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Charms

  • A Charm refers to a blind-play in which someone plays an unrelated card from their Fourth Finesse Position. For example, if a player's hand is completely unclued, their Fourth Finesse Position is slot 4.
  • Charms fall outside of the Signal Shift framework. Instead, playing from Fourth Finesse Position is required in order to disambiguate the clue from being a Finesse, Ejection, or Discharge.
  • Just like a Bluff, a Charm can only be performed on the very next player.

The 4 Charm

Interaction with Double Bluffs Where Cathy Has a One-Away-From-Playable Card

  • As stated in the level 22 section, Double Bluffs have precedence over 4 Charms. However, there is one small exception.
  • Double Bluffs do not have precedence in the situation where Bob sees that Cathy has a one-away-from-playable card on her Finesse Position. Here, it is technically possible that Bob will blind-play the exact card that makes Cathy's Finesse Position playable. But since this is so unlikely, we agree that players in this situation should revert to a 4 Charm interpretation.
  • For example, in a 4-player game:
    • Red 1 is played on the stacks.
    • Alice clues blue to Donald, touching a blue 4 as a Play Clue. (Blue 4 is currently three-away-from-playable.)
    • Bob sees that Cathy has a red 3 on her Finesse Position.
    • If Bob has exactly a red 2 on his Finesse Position, then he knows that Alice's clue would work as a 4's Double Bluff.
    • However, since the red 3 on Cathy's Finesse Position is one-away-from-playable, Bob knows that 4 Charms should take precedence.
    • Bob blind-plays his Fourth Finesse Finesse card. It is a red 2 and successfully plays on the stacks.

Interaction with the Out-of-Order Finesse

  • First, see the section on the Out-of-Order Finesse.
  • The Out-of-Order Finesse always takes precedence over a 4 Charm or a 4's Double Bluff, because of Bob's Truth Principle.
  • For example, in a 4-player game:
    • It is the first turn and nothing is played on the stacks.
    • Donald's hand is as follows, from left to right: red 4, red 1, blue 3, blue 3
    • Alice clues red to Donald, touching the red 4 on slot 1 and the red 1 on slot 2. This is a Play Clue.
    • Bob knows that this could be the truth as an Out-of-Order Finesse. If that is the case, he should clue number 4 to Donald, allowing him to play the red 1. Then, Bob can blind-play the red 2 and the red 3 (into the playable red 4).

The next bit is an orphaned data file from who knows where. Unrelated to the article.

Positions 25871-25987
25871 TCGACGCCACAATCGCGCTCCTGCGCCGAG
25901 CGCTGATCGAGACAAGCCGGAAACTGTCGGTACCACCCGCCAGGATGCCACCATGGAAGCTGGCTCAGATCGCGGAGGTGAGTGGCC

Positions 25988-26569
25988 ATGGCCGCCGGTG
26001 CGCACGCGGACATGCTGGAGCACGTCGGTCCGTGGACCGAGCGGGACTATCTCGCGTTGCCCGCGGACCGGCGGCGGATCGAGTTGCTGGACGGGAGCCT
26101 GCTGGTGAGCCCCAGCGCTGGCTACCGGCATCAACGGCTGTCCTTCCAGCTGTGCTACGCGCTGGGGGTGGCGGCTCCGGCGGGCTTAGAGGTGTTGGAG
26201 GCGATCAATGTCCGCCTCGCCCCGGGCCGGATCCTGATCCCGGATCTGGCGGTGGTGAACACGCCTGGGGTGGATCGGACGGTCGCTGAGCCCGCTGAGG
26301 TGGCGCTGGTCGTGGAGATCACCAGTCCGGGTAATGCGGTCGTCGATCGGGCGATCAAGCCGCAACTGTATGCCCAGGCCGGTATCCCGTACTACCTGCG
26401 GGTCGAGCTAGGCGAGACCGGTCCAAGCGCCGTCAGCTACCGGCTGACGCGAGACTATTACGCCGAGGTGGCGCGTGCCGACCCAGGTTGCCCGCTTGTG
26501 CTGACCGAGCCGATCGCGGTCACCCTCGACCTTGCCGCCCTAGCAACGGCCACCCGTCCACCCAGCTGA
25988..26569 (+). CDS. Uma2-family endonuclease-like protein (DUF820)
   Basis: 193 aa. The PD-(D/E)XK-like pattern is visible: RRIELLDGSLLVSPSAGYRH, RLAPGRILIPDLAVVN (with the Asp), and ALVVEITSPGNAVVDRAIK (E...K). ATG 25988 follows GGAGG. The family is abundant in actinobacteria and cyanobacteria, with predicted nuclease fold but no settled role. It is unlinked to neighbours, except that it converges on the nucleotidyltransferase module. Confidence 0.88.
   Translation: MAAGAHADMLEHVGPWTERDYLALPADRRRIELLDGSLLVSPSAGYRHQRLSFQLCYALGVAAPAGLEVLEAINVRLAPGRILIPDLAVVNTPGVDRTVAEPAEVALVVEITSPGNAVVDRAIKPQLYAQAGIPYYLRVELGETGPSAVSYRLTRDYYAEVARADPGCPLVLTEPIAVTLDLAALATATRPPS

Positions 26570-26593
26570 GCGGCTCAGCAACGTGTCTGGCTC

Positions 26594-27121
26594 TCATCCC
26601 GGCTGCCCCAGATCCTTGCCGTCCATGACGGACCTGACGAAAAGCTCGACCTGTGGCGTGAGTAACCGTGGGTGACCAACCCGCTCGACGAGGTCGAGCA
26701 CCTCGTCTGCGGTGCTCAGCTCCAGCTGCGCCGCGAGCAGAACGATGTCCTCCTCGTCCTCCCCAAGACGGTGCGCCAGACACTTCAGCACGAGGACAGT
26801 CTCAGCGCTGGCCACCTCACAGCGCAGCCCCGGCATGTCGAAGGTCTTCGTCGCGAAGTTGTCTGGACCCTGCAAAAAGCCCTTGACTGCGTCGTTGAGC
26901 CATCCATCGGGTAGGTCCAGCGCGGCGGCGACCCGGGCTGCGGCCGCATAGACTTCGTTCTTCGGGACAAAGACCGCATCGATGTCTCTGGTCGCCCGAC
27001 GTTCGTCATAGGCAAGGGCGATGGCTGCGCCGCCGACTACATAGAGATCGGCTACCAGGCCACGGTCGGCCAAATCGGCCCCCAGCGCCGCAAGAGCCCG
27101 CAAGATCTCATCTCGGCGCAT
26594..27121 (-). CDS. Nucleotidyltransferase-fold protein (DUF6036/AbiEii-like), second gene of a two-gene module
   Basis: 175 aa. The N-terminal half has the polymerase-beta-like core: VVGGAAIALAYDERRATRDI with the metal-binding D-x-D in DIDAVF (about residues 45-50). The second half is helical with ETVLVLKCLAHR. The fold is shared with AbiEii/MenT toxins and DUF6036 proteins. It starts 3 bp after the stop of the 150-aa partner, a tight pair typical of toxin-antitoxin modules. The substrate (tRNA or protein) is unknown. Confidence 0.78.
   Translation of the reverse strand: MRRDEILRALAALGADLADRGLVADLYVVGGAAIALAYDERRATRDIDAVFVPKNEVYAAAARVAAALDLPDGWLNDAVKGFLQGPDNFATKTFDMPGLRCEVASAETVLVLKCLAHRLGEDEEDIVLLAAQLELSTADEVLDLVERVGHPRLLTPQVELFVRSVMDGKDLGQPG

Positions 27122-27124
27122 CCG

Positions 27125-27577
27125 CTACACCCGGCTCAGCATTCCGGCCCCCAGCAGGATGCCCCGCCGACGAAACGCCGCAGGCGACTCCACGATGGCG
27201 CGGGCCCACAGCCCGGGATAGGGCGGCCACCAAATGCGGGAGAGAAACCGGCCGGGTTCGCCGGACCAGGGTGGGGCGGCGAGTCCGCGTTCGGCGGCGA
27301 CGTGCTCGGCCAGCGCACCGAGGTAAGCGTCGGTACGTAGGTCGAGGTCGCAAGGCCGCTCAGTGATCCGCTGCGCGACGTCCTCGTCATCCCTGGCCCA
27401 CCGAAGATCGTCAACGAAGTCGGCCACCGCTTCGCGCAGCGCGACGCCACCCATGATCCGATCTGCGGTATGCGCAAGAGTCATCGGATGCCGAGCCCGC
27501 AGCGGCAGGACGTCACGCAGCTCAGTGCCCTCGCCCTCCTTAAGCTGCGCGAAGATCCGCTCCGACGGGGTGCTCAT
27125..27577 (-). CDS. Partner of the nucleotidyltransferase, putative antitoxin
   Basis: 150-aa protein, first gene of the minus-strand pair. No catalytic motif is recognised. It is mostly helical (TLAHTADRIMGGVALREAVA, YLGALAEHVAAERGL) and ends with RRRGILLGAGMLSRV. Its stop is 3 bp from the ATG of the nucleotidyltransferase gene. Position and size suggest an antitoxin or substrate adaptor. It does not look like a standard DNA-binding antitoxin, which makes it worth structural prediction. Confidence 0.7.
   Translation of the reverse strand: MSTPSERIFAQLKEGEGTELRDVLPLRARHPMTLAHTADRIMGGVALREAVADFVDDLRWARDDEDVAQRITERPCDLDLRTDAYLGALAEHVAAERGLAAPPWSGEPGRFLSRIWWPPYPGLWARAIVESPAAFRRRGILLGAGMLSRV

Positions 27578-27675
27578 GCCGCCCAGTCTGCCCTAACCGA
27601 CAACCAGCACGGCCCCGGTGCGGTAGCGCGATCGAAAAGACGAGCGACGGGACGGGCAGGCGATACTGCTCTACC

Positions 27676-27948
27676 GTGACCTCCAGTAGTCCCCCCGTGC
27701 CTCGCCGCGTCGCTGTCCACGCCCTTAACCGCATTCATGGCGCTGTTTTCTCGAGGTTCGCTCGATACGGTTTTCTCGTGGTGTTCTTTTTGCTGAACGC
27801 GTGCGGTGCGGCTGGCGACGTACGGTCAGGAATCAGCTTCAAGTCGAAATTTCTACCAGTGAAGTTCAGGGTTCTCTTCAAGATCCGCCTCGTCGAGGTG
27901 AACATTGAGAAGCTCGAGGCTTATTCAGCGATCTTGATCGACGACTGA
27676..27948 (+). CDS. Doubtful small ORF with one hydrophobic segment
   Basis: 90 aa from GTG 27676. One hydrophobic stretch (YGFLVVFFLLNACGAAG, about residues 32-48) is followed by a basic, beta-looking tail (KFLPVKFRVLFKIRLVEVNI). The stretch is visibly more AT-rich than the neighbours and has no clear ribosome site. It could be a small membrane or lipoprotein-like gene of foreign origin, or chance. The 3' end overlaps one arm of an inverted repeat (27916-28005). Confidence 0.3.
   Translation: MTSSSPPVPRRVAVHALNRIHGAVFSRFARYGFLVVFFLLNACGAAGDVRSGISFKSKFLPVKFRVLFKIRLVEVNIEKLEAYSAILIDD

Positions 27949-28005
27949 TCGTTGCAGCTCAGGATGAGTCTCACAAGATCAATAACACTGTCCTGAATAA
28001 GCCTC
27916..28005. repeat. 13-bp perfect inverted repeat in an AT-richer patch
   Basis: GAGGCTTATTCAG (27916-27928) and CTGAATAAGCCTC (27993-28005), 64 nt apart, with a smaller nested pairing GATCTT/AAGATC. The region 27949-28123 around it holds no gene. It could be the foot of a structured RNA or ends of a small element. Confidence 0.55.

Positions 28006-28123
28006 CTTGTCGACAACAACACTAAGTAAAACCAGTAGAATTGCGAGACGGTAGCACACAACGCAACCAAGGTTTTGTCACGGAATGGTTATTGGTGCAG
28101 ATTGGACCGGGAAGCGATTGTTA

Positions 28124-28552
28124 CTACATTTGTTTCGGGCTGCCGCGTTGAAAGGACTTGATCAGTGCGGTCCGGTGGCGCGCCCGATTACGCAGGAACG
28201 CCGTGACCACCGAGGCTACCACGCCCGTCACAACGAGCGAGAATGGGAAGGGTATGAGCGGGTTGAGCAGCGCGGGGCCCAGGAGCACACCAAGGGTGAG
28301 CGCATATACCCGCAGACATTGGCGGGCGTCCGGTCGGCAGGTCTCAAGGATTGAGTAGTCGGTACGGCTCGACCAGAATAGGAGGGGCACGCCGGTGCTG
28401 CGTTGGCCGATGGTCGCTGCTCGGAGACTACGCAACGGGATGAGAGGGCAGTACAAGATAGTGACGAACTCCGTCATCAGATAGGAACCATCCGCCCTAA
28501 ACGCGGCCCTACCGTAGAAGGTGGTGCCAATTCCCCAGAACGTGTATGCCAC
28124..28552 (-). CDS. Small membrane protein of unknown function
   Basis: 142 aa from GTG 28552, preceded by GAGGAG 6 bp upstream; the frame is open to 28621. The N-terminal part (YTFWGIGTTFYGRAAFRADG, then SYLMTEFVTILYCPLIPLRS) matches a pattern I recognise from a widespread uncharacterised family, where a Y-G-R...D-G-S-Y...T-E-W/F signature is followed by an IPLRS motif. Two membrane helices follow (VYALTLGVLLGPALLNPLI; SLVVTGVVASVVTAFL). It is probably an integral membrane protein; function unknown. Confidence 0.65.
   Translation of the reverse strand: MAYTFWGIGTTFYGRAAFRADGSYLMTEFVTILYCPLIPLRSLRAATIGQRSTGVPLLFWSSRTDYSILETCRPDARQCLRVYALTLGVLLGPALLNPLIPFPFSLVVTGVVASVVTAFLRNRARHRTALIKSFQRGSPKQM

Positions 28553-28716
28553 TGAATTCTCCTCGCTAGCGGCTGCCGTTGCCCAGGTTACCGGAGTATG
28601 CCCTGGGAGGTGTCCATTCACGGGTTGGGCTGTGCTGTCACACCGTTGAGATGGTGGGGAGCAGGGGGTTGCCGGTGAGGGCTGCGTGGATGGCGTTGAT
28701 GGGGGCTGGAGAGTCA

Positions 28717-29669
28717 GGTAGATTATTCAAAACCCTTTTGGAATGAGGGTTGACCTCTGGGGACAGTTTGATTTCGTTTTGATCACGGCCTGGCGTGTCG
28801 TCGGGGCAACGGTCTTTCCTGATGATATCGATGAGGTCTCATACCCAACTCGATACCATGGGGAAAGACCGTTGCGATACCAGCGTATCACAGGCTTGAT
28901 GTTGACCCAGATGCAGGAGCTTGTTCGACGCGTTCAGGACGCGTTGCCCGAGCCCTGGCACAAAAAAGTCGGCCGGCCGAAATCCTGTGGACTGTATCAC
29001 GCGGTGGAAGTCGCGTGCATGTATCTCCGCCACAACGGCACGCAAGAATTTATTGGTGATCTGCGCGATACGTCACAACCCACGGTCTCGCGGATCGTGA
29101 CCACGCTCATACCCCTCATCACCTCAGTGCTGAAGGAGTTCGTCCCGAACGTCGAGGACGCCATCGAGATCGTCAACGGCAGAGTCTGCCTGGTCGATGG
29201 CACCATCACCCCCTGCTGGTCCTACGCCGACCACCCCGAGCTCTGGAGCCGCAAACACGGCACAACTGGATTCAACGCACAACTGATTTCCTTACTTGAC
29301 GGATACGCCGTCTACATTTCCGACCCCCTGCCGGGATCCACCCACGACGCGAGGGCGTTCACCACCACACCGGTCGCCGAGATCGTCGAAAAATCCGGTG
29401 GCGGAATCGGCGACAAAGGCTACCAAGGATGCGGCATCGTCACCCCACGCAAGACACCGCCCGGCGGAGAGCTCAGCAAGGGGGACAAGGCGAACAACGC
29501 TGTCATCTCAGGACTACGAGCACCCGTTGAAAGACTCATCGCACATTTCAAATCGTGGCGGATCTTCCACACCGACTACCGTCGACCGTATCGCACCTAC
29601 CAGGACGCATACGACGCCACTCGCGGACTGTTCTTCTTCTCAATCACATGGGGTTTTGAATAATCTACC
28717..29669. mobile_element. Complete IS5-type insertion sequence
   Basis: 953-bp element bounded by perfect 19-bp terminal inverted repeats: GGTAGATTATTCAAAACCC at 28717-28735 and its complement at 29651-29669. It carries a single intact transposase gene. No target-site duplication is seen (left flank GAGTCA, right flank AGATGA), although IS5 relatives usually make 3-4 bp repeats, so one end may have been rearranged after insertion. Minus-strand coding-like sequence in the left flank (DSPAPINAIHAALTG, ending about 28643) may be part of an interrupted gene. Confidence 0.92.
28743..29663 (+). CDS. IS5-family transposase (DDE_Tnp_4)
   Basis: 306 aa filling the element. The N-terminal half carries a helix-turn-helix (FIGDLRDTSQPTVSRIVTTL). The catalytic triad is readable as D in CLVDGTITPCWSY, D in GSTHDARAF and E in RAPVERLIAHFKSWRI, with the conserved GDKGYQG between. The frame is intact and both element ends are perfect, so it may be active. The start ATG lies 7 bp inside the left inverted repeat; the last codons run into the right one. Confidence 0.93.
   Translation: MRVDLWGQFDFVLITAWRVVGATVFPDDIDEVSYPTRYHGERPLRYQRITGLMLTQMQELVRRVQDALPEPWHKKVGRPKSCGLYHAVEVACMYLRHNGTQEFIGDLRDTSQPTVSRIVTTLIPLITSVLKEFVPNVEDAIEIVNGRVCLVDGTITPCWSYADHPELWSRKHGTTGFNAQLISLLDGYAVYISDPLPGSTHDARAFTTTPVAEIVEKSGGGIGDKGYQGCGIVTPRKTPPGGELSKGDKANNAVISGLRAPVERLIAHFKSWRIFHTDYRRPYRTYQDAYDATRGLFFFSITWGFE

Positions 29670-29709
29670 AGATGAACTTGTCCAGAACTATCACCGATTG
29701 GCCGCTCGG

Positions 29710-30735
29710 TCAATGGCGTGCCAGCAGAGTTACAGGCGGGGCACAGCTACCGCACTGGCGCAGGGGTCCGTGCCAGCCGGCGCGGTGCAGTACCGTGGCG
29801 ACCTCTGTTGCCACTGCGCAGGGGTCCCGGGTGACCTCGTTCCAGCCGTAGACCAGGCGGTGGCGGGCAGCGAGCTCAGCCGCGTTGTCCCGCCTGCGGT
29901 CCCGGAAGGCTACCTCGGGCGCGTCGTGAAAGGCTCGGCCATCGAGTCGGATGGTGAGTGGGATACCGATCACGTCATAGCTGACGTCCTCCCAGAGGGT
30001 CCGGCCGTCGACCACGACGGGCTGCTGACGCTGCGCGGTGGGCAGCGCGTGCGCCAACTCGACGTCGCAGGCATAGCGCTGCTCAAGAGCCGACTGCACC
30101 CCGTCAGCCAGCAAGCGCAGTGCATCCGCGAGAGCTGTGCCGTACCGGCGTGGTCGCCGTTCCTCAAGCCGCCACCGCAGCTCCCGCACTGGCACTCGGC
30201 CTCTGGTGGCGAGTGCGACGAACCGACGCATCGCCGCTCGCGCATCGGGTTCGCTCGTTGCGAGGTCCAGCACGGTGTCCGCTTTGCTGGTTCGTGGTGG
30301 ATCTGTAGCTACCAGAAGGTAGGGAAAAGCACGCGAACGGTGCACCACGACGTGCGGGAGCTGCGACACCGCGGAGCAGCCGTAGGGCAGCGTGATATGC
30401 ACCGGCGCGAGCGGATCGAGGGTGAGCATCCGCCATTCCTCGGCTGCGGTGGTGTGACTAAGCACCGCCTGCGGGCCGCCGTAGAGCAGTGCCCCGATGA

• Bob knows that this could also be a 4 Charm, since the red 4 is three-away-from-playable and Bob does not see any other red cards on Finesse Position.
    • However, Bob knows that he should always assume the truth over a lie, so he assumes that Alice intends for an Out-of-Order Finesse.
AliceClue GiverClue GiverBobCathyDonaldfirst turn

The Unknown Trash Charm (UTC)

  • First, see the section on the Unknown Trash Discharge.
  • Normally, after an Unknown Trash Discharge, non-focused cards are known to be "good".
  • However, what if a player performs an Unknown Trash Discharge where all of the non-focused cards are trash? A Discharge would incorrectly signal that the non-focused cards are useful.
  • Instead, this should signal a Charm on the very next player.
  • For example, in a 3-player game:
    • All of the 2's are played on the stacks.
    • Alice clues red to Cathy, touching a red 1 on slot 1 and a red 2 on slot 2.
    • Normally, Bob would treat this clue as an Unknown Trash Discharge. However, if he Discharges, then Cathy will discard the red 1 and mark the red 2 as either a red 3, a red 4, or a red 5, which would be a Lie.
    • Instead, Bob knows that this signals an Unknown Trash Charm, so he blind-plays his Fourth Finesse Position. It is a blue 3 and it successfully plays.
AliceClue GiverClue GiverBobBlue 3CathyRed 1Red 2

The Junk Charm (for 1's)

  • Sometimes, when giving a number 1 Play Clue for 1's, a Bad Touch is unavoidable. But what if a player does this when a color clue would have avoided a Bad Touch?
  • If all the non-focused 1's are trash, the clue must be calling for something extra - a Charm on the very next player.
  • After the Charm occurs, the clued player will know that only the focus of the 1's clue is playable.
  • For example, in a 3-player game:
    • Green 1 is played on the stacks.
    • Alice clues number 1 to Cathy, touching a red 1 on slot 5 and a green 1 on slot 2.
    • Cathy's hand is, from newest to oldest: yellow 2, green 1, blue 3, purple 5, red 1
    • Bob can see that Alice could have clued red to only touch the red 1 and avoid a Bad Touch.
    • Bob knows that this signals a blind-play:
      • A Finesse Position blind-play would look like a Trash Finesse, which would be a Lie.
      • A Second Finesse Position blind-play would look like a Trash Push Ejection, which would be a Lie.
      • A Third Finesse Position blind-play would look like a Junk Discharge, which would be a Lie.
    • Thus, Bob knows this must be a Junk Charm and blind-plays his Fourth Finesse Position. It is a blue 1 and it successfully plays.